LONDON (Reuters) - A hotline set up for former players to report child sex abuse they had suffered at British soccer clubs dating back to the 1970s has received more than 1,700 calls since it was set up three weeks ago, the charity responsible said on Thursday.
The National Society for the Prevention of Cruelty to Children (NSPCC) set up the hotline last month after former Crewe Alexandra player Andy Woodward revealed he had been abused as a boy by a youth team coach, prompting other ex-professionals to come forward with more allegations.
It also led to police inquiries across the country and on Friday officers said they had identified 83 potential suspects and possible links to 98 clubs. [nL5N1E41TA]
- All of these celebrities have had their nudes leaked 35 Pictures
- UPDATE: Looking back at Lil' Kim's style through the years 40 Pictures
"It's clear that for far too long, hundreds of people who suffered abuse as youngsters in the game have not been able to speak up, but it is encouraging that so many are finally finding their voice," said NSPCC chief executive Peter Wanless.
"What's important now is that those victims get that much-needed support, and that perpetrators are identified and brought to justice by police."
The NSPCC said more than 1,700 calls have been made since Nov. 23, with 907 in the last fortnight. Many of these calls had been referred to police and the National Police Chiefs' Council (NPCC) said last week that 350 potential victims had been identified.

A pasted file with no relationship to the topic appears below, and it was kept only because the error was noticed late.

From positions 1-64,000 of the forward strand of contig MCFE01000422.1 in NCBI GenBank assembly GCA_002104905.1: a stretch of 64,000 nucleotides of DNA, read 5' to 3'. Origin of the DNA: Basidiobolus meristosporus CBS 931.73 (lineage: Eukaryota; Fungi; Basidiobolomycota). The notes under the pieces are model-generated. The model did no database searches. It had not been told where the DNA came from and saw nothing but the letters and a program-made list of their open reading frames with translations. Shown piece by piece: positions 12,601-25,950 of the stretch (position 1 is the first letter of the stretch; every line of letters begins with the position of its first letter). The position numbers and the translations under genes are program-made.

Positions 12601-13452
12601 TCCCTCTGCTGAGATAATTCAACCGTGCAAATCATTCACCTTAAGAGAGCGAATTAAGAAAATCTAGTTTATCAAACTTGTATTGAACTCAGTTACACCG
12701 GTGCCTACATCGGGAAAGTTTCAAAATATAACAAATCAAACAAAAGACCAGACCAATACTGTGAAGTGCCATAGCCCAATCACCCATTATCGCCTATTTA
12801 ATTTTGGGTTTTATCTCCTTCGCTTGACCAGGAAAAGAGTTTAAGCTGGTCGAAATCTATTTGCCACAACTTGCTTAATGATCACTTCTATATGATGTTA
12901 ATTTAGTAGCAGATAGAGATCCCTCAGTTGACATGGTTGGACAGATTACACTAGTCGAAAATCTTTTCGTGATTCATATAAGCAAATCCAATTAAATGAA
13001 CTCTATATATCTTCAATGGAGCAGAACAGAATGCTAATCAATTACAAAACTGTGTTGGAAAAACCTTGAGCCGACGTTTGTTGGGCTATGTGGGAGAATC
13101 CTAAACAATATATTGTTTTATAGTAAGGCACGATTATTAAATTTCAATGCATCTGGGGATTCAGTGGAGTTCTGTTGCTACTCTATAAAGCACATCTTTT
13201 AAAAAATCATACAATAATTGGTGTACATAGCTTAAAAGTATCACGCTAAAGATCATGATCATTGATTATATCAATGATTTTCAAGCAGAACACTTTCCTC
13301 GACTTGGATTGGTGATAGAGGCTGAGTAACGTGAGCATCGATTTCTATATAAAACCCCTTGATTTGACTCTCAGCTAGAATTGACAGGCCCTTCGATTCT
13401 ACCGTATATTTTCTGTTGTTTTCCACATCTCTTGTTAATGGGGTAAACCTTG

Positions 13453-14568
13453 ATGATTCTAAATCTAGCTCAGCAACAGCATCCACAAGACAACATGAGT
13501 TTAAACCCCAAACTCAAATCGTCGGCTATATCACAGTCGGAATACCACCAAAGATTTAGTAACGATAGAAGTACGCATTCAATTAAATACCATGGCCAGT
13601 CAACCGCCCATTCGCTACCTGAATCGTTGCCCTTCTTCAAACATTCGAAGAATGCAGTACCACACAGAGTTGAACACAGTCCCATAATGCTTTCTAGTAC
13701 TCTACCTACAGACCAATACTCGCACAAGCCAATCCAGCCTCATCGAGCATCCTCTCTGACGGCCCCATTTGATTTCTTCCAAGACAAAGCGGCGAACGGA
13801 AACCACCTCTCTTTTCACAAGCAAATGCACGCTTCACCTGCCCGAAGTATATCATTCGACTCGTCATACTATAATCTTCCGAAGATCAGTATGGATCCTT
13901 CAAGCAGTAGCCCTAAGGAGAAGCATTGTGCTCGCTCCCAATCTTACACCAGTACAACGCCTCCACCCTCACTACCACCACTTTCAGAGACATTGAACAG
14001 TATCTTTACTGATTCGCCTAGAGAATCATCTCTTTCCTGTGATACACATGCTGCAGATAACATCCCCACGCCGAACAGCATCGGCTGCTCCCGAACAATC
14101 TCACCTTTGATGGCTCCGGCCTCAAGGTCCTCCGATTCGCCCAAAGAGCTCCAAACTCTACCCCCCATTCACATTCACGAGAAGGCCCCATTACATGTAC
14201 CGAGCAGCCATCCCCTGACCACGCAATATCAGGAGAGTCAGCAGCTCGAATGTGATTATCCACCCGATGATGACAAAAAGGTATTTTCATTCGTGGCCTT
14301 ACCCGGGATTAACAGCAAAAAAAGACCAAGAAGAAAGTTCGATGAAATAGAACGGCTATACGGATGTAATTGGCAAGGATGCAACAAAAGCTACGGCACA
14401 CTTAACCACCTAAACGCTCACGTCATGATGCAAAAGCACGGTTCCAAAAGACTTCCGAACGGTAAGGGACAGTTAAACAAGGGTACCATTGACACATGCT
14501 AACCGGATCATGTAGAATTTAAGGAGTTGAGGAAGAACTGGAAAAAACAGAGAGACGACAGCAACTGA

On Tuesday, London police said it had received 106 separate allegations relating to individuals at 30 clubs, including four in the Premier League.
The tales of abuse suffered by the former players, some of whom have broken down in tears in television interviews, have shocked Britain. They raise questions about the scale of the problem, how much clubs and soccer authorities knew, and whether they tried to cover it up.
English soccer's governing body, the Football Association, has launched an internal review into what it admitted could be one of the sport's biggest crises, and promised to fully publicize its findings.
(Reporting by Michael Holden; editing by Stephen Addison)